LSU basketball player Wayde Sims was just hours from taking the court for the Tigers’ first official practice of his junior year when he was fatally shot during a fight miles away from campus.

[Update, 9 a.m., Saturday, Sept. 29: An arrest has been made.]

Friday was the day LSU basketball coach Will Wade had hoped would kickstart a season in his signature high-intensity style, but it took a tragic turn before any player took the court.

The 20-year-old Baton Rouge native, who had so often embodied the energy Wade wanted from all his players, would never again get to sport his No. 44 jersey or hear the roar of a packed Pete Maravich Assembly Center. He would never again force a laugh from his teammates in the midst of a grueling workout.

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“Everybody on the team loved him,” Wade said Friday morning at a press conference. “He was the team jokester, the team prankster. He always had a smile and was bopping around. He got us going in practice."

Wade canceled Friday’s practice. Instead, the university provided grief counselors to Sims’ teammates and friends.

Wayde Sims

LSU basketball player Wayde Sims

“We’re not going to worry about basketball right now,” Wade said. “We've got a lot of bigger issues than basketball. Everybody grieves differently. … We started the process this morning and we’re going to continue it for as long as we need to.”

Early Friday morning, outside a fraternity party just off Southern University’s campus, an argument quickly turned to a fistfight, and just after midnight one gunshot rang out, Baton Rouge police spokesman Sgt. L’Jean McKneely said. Sims fell. Everyone ran.

Sims later died at a hospital, McKneely said. An autopsy Friday determined Sims died of a gunshot to the head that traveled into his neck, said East Baton Rouge Coroner Dr. Beau Clark.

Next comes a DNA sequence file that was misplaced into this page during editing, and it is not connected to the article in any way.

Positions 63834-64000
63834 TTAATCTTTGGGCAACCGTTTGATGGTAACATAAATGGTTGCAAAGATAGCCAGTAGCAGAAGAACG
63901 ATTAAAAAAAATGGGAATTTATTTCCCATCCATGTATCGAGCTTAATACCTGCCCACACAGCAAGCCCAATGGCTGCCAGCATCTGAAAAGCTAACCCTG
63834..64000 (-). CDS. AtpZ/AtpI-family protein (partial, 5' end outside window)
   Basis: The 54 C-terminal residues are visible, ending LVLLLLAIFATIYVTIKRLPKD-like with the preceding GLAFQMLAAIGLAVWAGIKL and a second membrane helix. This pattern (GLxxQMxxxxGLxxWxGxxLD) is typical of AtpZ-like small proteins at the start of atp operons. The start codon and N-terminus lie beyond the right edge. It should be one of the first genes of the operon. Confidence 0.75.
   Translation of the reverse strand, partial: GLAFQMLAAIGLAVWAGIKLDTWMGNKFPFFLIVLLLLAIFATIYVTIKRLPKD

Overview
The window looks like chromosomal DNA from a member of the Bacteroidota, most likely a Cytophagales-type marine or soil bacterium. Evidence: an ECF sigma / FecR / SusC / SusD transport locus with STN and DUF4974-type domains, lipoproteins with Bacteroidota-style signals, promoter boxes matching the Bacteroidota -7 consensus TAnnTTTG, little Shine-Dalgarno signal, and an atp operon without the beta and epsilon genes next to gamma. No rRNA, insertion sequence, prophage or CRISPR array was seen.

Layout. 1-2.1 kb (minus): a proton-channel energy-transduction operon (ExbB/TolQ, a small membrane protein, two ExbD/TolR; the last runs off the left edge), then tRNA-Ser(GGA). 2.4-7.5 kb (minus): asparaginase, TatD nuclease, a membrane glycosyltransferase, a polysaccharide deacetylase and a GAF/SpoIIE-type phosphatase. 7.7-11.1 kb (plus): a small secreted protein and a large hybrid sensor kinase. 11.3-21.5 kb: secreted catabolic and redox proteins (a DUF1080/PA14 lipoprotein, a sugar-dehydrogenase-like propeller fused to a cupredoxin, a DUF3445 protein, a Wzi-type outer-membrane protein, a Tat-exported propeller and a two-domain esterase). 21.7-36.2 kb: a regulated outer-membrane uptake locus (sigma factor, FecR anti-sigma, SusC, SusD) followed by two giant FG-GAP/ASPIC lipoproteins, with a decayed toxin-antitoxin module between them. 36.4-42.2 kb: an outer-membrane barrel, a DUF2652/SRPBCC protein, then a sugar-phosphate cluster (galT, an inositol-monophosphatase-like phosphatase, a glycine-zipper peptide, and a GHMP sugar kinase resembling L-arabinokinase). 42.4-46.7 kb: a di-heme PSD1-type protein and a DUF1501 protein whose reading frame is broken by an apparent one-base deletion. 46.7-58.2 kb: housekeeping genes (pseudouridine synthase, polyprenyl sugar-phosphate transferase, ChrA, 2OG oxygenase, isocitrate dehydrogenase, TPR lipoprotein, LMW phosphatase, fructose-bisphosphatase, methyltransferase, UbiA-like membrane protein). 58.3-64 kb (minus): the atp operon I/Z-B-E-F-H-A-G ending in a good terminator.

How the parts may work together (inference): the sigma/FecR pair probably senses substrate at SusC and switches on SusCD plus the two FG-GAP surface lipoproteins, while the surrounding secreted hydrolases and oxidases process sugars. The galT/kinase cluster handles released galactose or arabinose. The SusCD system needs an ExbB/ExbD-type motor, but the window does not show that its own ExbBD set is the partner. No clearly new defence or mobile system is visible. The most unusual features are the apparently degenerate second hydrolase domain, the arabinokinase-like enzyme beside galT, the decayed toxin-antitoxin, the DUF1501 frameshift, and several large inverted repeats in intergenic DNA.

[RELATEDVideo of fight before Wayde Sims' shooting death released; police ask for help with IDs]

Police responded to the shooting about 12:30 a.m. near a Subway restaurant in the 600 block of Harding Boulevard, about a block from Southern's A.W. Mumford Stadium.

At least two bystanders caught the encounter on video, and while both shared the footage with police, no one had been arrested or taken into custody as of Friday evening.

Wayde Sims following path of father, Wayne Sims, to play basketball at LSU _lowres
Wayde Sims following path of father, Wayne Sims, to play basketball at LSU _lowres
Wayde Sims following path of father, Wayne Sims, to play basketball at LSU _lowres
Wayde Sims following path of father, Wayne Sims, to play basketball at LSU _lowres
Wayde Sims following path of father, Wayne Sims, to play basketball at LSU _lowres

Baton Rouge Police released to the public one of the videos that captured the fight leading up to the shooting – hoping someone can identify individuals involved in his death.

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The video shows about eight men in the street fighting, at one point with three or four of them throwing punches, until two men break from the group. Then a shot is fired. McKneely said investigators are specifically trying to identify and locate the individual who is seen toward the end of the video wearing red pants with a white stripe down the leg and a gray shirt — one of the two men separated from the group right before the shot. McKneely identified the other man separated from the group as Sims.